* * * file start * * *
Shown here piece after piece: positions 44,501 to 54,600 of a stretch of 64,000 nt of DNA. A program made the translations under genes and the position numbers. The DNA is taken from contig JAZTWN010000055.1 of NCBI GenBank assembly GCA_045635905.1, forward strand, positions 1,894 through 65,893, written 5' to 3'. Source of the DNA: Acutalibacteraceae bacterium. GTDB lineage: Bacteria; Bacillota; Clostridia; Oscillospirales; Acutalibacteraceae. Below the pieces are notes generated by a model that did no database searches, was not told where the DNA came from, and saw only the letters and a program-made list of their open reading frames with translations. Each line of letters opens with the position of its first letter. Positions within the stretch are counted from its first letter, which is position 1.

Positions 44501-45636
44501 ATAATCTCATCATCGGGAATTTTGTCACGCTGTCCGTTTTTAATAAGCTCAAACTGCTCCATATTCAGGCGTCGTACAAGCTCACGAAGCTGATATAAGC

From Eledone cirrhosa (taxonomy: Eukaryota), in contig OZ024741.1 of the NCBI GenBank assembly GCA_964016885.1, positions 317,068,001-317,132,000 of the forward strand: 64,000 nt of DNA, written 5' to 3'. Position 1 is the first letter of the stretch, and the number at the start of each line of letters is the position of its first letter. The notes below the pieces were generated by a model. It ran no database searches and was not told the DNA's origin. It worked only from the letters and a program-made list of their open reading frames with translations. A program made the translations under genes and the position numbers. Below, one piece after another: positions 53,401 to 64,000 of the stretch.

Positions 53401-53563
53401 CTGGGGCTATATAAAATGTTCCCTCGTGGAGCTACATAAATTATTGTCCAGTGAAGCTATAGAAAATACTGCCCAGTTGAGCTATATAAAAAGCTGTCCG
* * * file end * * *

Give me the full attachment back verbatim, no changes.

Shown here piece after piece: positions 44,501 to 54,600 of a stretch of 64,000 nt of DNA. A program made the translations under genes and the position numbers. The DNA is taken from contig JAZTWN010000055.1 of NCBI GenBank assembly GCA_045635905.1, forward strand, positions 1,894 through 65,893, written 5' to 3'. Source of the DNA: Acutalibacteraceae bacterium. GTDB lineage: Bacteria; Bacillota; Clostridia; Oscillospirales; Acutalibacteraceae. Below the pieces are notes generated by a model that did no database searches, was not told where the DNA came from, and saw only the letters and a program-made list of their open reading frames with translations. Each line of letters opens with the position of its first letter. Positions within the stretch are counted from its first letter, which is position 1.

Positions 44501-45636
44501 ATAATCTCATCATCGGGAATTTTGTCACGCTGTCCGTTTTTAATAAGCTCAAACTGCTCCATATTCAGGCGTCGTACAAGCTCACGAAGCTGATATAAGC

From Eledone cirrhosa (taxonomy: Eukaryota), in contig OZ024741.1 of the NCBI GenBank assembly GCA_964016885.1, positions 317,068,001-317,132,000 of the forward strand: 64,000 nt of DNA, written 5' to 3'. Position 1 is the first letter of the stretch, and the number at the start of each line of letters is the position of its first letter. The notes below the pieces were generated by a model. It ran no database searches and was not told the DNA's origin. It worked only from the letters and a program-made list of their open reading frames with translations. A program made the translations under genes and the position numbers. Below, one piece after another: positions 53,401 to 64,000 of the stretch.

Positions 53401-53563
53401 CTGGGGCTATATAAAATGTTCCCTCGTGGAGCTACATAAATTATTGTCCAGTGAAGCTATAGAAAATACTGCCCAGTTGAGCTATATAAAAAGCTGTCCG